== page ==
Did you ever wonder what makes memory foam have memory? It is TDI combined with a chemical called Polyol. If you have ever opened a memory foam product and wondered what that acrid smell is, that's the result of the TDI – classified as an aromatic hydrocarbon. It leaks its toxic fumes into your breathing air.
Think about it – if you're sleeping on a memory foam mattress, you are breathing in TDI every night for as long as you are in bed, which could be 6 hours or 12 hours.
It's only been within the last 45 to 50 years that mattress manufacturers have begun using synthetic compounds and chemicals to create mattresses. Prior to that time, mattresses were manufactured from natural fibers and materials, which meant those products were a lot safer to sleep on for the life of the mattress.
Don't you just want to curl up and snuggle down into your mattress now? It's probably not so inviting just now…is it?
Research is indicating that people who sleep on memory foam mattresses or mattresses that have memory foam layers or toppers are experiencing serious health issues or complications that they didn't have or experience prior to sleeping on this type of surface.
They've discovered that any chemical or substance used to manufacture a mattress is leaking out into the air and then those toxins and chemicals are breathed into the body. The process by which this happens is called out-gassing. It means that the toxins are constantly released into your breathing air and your body takes the brunt of the damage caused by these toxins.
What happens then? Long-term exposure to any toxin or chemical causes health issues – that's a fact. Health issues arise for many people after they have slept on a memory foam mattress or a bed that has memory foam layers or even a topper or pillow made from memory foam.
There was a study conducted by the Environmental Working Group on the cord blood of newborn babies. Do you know what they discovered? They discovered the following in the 10 newborn babies they tested: an average of 200 pollutants, industrial compounds, and other toxic chemicals. Can you imagine?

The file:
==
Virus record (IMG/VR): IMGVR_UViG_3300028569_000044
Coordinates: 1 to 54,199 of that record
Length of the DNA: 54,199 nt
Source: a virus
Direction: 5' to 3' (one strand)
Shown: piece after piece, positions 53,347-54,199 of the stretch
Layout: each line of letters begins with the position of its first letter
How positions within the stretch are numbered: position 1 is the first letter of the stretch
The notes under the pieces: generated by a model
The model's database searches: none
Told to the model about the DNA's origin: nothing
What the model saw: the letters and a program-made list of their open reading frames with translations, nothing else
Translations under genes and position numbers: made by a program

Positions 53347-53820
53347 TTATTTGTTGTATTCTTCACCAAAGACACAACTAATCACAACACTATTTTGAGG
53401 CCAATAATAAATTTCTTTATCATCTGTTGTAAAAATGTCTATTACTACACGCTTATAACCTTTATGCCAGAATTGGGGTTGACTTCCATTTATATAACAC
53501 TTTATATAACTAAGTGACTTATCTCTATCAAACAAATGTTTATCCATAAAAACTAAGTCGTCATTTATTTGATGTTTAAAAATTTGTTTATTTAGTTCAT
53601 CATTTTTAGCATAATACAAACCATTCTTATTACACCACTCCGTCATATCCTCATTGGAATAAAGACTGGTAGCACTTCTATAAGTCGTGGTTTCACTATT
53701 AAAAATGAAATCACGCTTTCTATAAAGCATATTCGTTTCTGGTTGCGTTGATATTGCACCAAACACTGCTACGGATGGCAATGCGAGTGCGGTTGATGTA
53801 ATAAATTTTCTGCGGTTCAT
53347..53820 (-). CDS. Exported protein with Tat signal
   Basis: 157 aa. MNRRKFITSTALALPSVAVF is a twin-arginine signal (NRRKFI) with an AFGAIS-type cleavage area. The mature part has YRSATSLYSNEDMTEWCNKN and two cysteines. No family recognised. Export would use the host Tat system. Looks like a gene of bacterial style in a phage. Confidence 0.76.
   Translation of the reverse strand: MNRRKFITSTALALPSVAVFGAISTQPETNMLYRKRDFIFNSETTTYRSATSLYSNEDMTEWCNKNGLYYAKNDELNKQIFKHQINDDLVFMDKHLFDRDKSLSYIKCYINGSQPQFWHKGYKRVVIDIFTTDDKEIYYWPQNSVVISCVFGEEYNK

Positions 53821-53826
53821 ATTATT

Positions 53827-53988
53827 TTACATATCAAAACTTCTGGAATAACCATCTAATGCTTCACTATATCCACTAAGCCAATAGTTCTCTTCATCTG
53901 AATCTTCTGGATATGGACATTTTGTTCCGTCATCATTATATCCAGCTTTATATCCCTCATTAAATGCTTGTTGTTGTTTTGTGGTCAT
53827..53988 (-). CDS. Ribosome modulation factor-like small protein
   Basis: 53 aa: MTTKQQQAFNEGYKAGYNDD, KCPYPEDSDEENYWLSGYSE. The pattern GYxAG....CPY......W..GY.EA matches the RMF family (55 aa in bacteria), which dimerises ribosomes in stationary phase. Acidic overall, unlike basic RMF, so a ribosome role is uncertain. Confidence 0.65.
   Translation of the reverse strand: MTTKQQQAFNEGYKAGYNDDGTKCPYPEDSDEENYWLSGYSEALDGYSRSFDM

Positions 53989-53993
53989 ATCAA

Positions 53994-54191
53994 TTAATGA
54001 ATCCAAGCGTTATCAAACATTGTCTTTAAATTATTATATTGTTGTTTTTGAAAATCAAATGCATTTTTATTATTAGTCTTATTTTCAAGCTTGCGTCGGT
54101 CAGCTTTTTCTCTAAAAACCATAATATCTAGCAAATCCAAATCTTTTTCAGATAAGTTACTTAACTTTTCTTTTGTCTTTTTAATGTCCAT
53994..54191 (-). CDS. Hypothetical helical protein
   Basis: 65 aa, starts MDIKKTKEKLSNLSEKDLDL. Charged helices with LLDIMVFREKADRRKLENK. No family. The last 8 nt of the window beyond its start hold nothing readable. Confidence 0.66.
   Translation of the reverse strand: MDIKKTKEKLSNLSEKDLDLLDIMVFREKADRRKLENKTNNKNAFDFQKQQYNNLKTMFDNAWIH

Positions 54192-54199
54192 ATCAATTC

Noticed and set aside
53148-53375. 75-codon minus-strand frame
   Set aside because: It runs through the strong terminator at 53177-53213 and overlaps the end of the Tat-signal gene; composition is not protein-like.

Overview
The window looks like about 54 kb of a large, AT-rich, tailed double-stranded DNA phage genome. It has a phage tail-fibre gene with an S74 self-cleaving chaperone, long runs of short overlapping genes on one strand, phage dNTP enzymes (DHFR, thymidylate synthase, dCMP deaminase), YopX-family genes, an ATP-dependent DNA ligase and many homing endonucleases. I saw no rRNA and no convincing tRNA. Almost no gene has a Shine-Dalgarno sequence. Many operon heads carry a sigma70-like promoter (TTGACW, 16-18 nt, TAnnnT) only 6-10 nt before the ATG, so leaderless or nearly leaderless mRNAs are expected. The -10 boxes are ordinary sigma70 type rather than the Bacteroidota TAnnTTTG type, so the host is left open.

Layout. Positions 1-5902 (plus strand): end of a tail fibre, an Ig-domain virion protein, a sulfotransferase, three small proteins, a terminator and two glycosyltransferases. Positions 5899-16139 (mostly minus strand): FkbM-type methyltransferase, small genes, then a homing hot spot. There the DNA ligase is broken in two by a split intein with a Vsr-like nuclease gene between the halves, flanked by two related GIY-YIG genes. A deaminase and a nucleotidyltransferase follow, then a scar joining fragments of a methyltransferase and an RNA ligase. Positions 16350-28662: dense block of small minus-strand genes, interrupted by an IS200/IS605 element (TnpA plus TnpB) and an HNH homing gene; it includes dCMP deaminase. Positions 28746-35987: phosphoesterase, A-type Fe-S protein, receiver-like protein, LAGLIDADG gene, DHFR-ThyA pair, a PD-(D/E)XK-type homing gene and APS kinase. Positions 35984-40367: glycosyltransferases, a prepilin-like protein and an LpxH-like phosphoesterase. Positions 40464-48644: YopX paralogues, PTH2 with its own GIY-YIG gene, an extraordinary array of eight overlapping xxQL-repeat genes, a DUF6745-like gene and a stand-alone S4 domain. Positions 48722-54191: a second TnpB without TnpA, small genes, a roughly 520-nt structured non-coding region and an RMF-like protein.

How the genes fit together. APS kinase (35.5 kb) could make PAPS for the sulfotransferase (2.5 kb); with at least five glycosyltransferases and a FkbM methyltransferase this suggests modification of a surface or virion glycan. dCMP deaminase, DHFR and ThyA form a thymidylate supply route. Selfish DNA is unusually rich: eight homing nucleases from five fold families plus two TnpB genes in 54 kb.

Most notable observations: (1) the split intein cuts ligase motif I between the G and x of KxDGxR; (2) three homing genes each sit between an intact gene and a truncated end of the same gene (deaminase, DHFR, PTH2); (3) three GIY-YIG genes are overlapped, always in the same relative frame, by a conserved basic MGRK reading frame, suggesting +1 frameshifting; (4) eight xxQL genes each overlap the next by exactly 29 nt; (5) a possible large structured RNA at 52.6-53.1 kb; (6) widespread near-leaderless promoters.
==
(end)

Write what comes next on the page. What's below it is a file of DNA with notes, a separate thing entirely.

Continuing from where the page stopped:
Where did these toxins and chemicals come from? They attributed them to fire retardants used on a wide range of products for the home. Guess what is used on every mattress to inhibit it from catching fire? Yes, even crib mattresses, unless you buy organic, are treated with heavy toxins called flame retardant. Do we have your attention?
Another study conducted by Julius H. Anderson and Rosalind C. Anderson revealed that mice who breathed the chemicals out-gassing from crib mattresses developed some interesting symptoms or health issues.
The mice breathed the chemicals twice – each for an hour period of time. The mice experienced irritation to the upper and lower airways, difficulty breathing, and irritation to the bronchial tubes. Sounds scary, doesn't it?
Did you also know that there are, in one single memory foam mattress, an average of 61 chemicals? Those chemicals or toxins are leeching into your body every single night and will most likely cause long term or even short term health problems.
Here is what actual people have said about their health after sleeping on a memory foam mattress, topper, pad or pillow.
There is so much information on memory foam that isn't readily available unless you go looking for it! Please, do the research on this important topic before making the decision for any type of memory foam product.
Find out more common memory foam mattress problems.
My personal choice (having survived several back injuries) is a natural latex mattress, which is very supportive for a bad back, and does not emit a toxic or chemical smell.
Latex mattresses are more expensive but are well worth the relief to sleep on a chemical free surface that supports your spine without the dangers associated with memory foam.
Chemicals and VOC's in Mattresses
Can Your Mattress Kill You?
Respiratory toxicity of mattress emissions in mice
National Emission Standards for Hazardous Air Pollutants for Flexible Polyurethane Foam Production
Should You Ditch Your Chemical Mattress?
Memory Foam - Material Safety Data Sheet
Polybrominated diphenyl ethers
Toluene diisocyanate wiki
Memory Foam Wiki